Archdiocese Local

Wrapped in love — a neighborhood transformed

Leaven photo by Jill Ragar Esfeld Archbishop Joseph F. Naumann joined the Little Sisters of the Lamb for a groundbreaking ceremony with members of the Kansas City, Kan., community they serve. The Sisters are hoping to raise $250,000 by April 1, 2013, in order to match a challenge grant from the Mabee Foundation of Tulsa, Okla.

Leaven photo by Jill Ragar Esfeld Archbishop Joseph F. Naumann joined the Little Sisters of the Lamb for a groundbreaking ceremony with members of the Kansas City, Kan., community they serve. The Sisters are hoping to raise $250,000 by April 1, 2013, in order to match a challenge grant from the Mabee Foundation of Tulsa, Okla.

By Jill Ragar Esfeld
Special to The Leaven

KANSAS CITY, Kan. – “I asked the Sisters once, ‘Why did you move here?’

“They said, ‘Because this area needs us.’

“I said, ‘Because you see decay and crime here?’

“And they said, ‘Yes.’”

Martin Thoennes, executive director of the Central Avenue Betterment Association, recalled this conversation as he reflected on the changes he’s seen since the Little Sisters of the Lamb moved into All Saints Parish in Kansas City, Kan.

The story of the caterpillar becoming a butterfly aptly illustrates these mendicant nuns and their impact on this neighborhood.

But they are not the caterpillar or the butterfly.

They are the cocoon, becoming one with the poor and surrounding them in God’s love until a transformation begins.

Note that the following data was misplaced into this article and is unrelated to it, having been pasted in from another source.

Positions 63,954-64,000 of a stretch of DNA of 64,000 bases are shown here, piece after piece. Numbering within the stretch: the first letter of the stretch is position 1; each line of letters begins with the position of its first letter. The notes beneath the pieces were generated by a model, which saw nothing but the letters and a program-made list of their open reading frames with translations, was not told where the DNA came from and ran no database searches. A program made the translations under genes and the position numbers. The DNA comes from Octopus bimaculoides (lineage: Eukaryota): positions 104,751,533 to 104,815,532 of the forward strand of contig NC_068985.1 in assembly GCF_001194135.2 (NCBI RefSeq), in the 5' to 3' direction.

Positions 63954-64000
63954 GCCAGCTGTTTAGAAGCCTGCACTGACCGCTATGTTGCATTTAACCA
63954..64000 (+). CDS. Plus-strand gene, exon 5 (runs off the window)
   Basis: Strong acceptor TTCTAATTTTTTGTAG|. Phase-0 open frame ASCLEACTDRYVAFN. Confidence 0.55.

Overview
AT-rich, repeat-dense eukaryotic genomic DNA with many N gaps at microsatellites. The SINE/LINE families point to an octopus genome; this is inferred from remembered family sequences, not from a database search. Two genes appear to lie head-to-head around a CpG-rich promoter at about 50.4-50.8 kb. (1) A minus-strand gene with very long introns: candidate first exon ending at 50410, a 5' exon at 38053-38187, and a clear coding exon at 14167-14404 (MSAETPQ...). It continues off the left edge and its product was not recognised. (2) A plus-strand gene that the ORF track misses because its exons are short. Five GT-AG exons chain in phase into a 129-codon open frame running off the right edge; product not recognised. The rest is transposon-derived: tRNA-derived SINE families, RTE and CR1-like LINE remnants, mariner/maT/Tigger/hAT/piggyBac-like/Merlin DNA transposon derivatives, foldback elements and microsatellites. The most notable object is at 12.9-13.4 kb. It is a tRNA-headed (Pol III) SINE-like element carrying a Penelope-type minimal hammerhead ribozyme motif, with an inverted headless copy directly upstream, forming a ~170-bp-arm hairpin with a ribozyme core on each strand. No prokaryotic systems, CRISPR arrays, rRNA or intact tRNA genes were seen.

“I believe they’re accomplishing something many other organizations have tried to do,” said Thoennes. “They’re bringing the word of God into homes.

“And they’re being received.”

Lumen Christi, Light of Christ

The Little Sisters moved to Kansas City, Kan., four years ago at the request of Archbishop Joseph F. Naumann.

Last month, the archbishop blessed workers starting construction on the first Community of the Lamb monastery in North America — a permanent home for the Little Sisters, which they have named “Lumen Christi.”

As a branch of the Dominican order, the Little Sisters live out their charism, or mission and spiritual orientation, in contemplative prayer and evangelical poverty. They rely solely on divine providence and charity for their living.

Like the children Jesus extolled in the Gospels, their goal is to receive the word of God in docile humility and carry it with them as they go out into neighborhoods each day begging for their daily bread.

“They walk all around Wyandotte County,” said parishioner Hortensia Cera, who has lived in the area for 30 years. “A lot of people know them now.”

Indeed, people open their homes to the Little Sisters, share food with them and, in return, they experience God’s love in word and music — the Little Sisters are known for their harmonious voices and prayerful songs.

“It so beautiful,” said Cera. “When they are singing, I feel like I am on the clouds.”

All Saints parishioner Ann Dercher has lived in the neighborhood for 74 years and is head of the neighborhood association.

She’s watched in awe as the area has taken on new life in the wake of the Little Sisters’ footsteps.

“They mingle with the neighbors, and it brings a closeness to the neighborhood,” she said. “I really enjoy seeing that.